Click here to save Nigella’s liquorice pudding to Pinterest

Nigella's liquorice pudding recipe

Liquorice pudding
Serves 2
Ingredients
  1. 60ml/2 fl oz water
  2. 1tsp pure liquorice pellets
  3. 2 tbsp light brown muscovado sugar
  4. 175ml/6 fl oz double cream
  5. 2tsp cornflour
  6. 1tbsp milk
  7. sea salt flakesLiquorice pudding ingredients
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Instructions
  1. Put the water and liquorice pellets into a small saucepan (such as a milk pan) and bring to the boil, stirring or whisking frequently to help the liquorice melt
  2. Once it starts bubbling, turn off the heat and leave for 5 minutes, stirring or whisking every now and again
  3. Turn the heat back on and whisk in the sugar, then the cream, and bring up to a bubble. Remove from the heat.
  4. Spoon the cornflour into a little bowl, cup or ramekin and slake it with the milk: which is to say, whisk in the milk until you have a smooth paste
  5. Pour this, whisking as you go, into the mixture in the saucepan. Still whisking, put the pan back on the heat and bring back up to a bubble, whisking all the while, for 20-30 seconds, or until thickened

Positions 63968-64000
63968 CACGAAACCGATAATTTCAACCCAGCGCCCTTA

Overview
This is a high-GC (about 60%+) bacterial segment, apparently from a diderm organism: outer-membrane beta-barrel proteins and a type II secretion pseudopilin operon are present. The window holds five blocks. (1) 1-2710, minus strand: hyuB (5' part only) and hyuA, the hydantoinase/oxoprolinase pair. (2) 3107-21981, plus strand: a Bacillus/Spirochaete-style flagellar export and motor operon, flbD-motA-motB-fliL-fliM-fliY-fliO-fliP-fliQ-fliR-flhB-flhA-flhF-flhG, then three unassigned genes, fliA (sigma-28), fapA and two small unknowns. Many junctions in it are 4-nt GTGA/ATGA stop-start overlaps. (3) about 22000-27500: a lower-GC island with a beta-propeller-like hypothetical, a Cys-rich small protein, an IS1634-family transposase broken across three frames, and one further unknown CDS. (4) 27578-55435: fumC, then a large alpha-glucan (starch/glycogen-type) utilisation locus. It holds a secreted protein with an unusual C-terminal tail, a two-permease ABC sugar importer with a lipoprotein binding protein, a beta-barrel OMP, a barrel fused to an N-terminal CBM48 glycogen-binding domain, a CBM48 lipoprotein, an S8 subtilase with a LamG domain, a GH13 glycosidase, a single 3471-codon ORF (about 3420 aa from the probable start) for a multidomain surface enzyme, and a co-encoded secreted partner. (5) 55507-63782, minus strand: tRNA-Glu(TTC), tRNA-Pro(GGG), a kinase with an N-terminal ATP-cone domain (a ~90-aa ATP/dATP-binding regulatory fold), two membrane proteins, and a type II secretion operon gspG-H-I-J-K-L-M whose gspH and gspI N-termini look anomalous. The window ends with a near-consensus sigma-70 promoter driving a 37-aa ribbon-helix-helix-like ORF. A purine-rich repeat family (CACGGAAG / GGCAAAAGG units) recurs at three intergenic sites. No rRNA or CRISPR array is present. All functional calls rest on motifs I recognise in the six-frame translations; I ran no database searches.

6. Divide between 2 heatproof glasses or cups and - unless you want to eat this hot - cover, touching the surface of the puddings, with cling film or baking parchment that you've wet with cold water then wrung out (this is to prevent a skin forming) and put them in the fridge to chill for at least 2 hours or overnight.
  7. Allow the puddings reach room temperature before serving. Remove the cling film/parchment and smooth the tops with the back of a teaspoon. Put the salt flakes on the table to sprinkle over as you eat, if desired
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Adapted from Nigellissima: Instant Italian Inspiration
H is for Home Harbinger https://hisforhomeblog.com/

Cakes & Bakes: Wild garlic & goats cheese soda bread

Wild garlic & goats cheese soda bread

We’re lucky enough to have lots of wild garlic growing in parts of our garden. Before moving, we used to carefully forage in the wild for a few leaves to make pesto and garlic butter. Now that we have so much of it, we’ll be using it to make so much more… starting with this wild garlic & goats cheese soda bread.

Dry ingredients in a mixing bowl Wet and dry ingredients in a mixing bowl